The Social Contract and the Pandemic

The life of the spirit has taken a terrible beating these past few decades. From teaching MBA candidates that “Greed is good” to the hyper-politicization of moral stances for purposes of attracting votes and onward to the monetization of, well, everything, integrity and ethics have been downgraded in importance and denigrated as superfluous. In fact, some argue that having business ethics condemns integral people to lower incomes and worse prospects. As a result, the bond between the letter and the intent of laws, principles, and proclamations has come under ever expanding assault. The concept of the social contract, the spirit of the public square, has been abrogated.

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The pandemic is a good (which is to say, appalling) example of what happens when the Social Contract is broken. The corruption of the social contract was laid bare when the first wave of the pandemic rushed into New York City. The call was for a “shelter in place” order, a demand that all individuals lock themselves in their domiciles, emerging only for necessities when delivery was impossible. NYC became a ghost town as wisps of essential workers made their way to and from work with trepidation. The social contract was that if everyone sheltered in place, government would use the time to put in place protocols such as personal protection equipment, and implement initiatives, especially contract tracing to extinguish the spread. These steps would ensure that when everyone emerged from lockdown, economic, cultural, and social life would be able to restart safely, albeit slowly and carefully.

If the government response is an abrogation of the Social Contract, there are also examples of the broken contract at the individual level. Compare the Covid19 response to the easiest to understand functioning social contract: the obligation of the shopping cart. The spirit of cooperation between those who patronize the same store obligates the patrons to return the cart for other shoppers to use, who in return will do the same. Returning a shopping cart to the corral or abandoning it in the parking lot is a choice where there is no reward or punishment. Those who cannot honor the social contract without threat of punishment are bad actors.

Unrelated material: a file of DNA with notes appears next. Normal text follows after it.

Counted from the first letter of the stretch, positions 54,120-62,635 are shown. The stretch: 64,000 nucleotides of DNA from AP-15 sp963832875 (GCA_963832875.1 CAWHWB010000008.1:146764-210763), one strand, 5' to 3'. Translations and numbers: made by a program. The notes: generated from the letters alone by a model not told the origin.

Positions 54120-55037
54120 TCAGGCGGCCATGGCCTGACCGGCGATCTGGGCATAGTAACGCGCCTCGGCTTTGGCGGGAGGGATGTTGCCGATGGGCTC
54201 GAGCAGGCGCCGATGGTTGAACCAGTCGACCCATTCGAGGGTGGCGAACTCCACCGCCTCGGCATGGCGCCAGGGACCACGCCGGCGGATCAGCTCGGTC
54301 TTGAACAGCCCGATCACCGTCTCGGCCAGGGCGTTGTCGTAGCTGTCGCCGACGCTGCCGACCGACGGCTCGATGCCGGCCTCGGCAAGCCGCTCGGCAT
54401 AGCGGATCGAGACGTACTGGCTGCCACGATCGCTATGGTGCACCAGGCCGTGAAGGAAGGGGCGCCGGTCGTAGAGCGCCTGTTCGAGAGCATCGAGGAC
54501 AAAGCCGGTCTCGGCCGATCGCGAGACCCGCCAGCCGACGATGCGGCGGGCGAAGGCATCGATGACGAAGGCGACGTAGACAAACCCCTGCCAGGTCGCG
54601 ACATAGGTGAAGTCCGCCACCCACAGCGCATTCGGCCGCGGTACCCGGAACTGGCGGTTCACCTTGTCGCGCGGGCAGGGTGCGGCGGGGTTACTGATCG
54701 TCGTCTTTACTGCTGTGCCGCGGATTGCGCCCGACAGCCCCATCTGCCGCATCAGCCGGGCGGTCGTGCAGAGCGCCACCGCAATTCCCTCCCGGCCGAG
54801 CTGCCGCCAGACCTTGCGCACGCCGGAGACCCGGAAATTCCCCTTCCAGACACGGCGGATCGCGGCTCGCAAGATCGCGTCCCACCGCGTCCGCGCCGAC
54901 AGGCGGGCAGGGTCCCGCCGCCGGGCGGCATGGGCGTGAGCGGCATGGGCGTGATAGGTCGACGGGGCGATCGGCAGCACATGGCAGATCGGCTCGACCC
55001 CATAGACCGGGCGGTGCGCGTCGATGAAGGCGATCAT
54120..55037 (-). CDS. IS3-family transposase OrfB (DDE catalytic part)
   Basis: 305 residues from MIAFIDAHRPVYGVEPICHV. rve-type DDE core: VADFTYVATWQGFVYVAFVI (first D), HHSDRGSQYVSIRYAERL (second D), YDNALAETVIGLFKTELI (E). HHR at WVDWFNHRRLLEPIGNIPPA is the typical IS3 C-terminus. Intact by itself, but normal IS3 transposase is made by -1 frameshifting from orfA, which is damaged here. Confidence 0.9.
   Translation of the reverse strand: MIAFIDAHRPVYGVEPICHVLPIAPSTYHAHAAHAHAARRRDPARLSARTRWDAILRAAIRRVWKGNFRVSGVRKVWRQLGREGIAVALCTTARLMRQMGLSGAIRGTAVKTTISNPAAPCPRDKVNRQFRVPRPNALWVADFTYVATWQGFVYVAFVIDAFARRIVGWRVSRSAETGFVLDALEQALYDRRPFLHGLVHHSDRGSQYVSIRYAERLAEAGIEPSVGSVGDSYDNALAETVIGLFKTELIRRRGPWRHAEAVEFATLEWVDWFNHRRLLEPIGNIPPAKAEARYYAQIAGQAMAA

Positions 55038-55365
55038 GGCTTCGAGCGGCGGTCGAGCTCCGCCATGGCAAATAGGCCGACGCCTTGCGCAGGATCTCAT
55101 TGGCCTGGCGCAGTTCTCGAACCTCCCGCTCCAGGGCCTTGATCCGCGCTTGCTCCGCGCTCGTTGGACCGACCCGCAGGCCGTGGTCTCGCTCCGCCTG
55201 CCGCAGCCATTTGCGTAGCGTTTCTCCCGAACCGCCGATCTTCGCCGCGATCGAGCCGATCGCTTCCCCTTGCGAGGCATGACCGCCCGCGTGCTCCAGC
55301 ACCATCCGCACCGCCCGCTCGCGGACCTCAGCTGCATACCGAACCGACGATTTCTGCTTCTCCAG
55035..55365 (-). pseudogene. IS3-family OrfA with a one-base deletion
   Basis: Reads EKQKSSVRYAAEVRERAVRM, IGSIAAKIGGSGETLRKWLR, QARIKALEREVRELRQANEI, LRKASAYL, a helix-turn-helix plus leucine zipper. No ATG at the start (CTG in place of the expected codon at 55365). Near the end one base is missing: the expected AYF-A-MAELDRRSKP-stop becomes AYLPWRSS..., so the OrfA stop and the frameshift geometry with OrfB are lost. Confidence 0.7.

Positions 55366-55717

Wearing a mask in public is an equivalent social contract. Currently, there is no exercised punitive government-sanctioned penalty for not wearing a mask in public places; owners and managers of venues make a choice to expel the unmasked. The reasons given for defying the mandate of wearing a mask ignore or even deny the existence of a social contract. The excuses do not mention any obligations that the community adopts. “My rights” trumping the social contract of wearing a mask is a clear case of the broken bond between the letter of the mandate and the spirit of the mandate. The same malignant dynamic plays out when gun-toting individuals mass in front of state capitols demanding the governor open businesses. Their demand of “their rights” is a repudiation of participation in social contract between fellow inhabitants of the land.

The social contract during this pandemic has not been fulfilled. Too many politicians and bureaucrats failed to accept and act on their responsibilities. Individuals and certain politicians decided their response to the pandemic would be based on politics and economics when the social contract obligated them to respond with science. Over 100,000 U.S. citizens have died thus far, and tens of thousands of them unnecessarily. The counts will continue to rise.

Social Contracts are not theoretical constructs; they are statements of human integrity. They are valid, powerful, and necessary components for any human endeavor. When such contracts are broken, institutions and communities are weakened and sometimes broken. In rare cases such as a pandemic, people die because of the breaking of the bond between letter and spirit.

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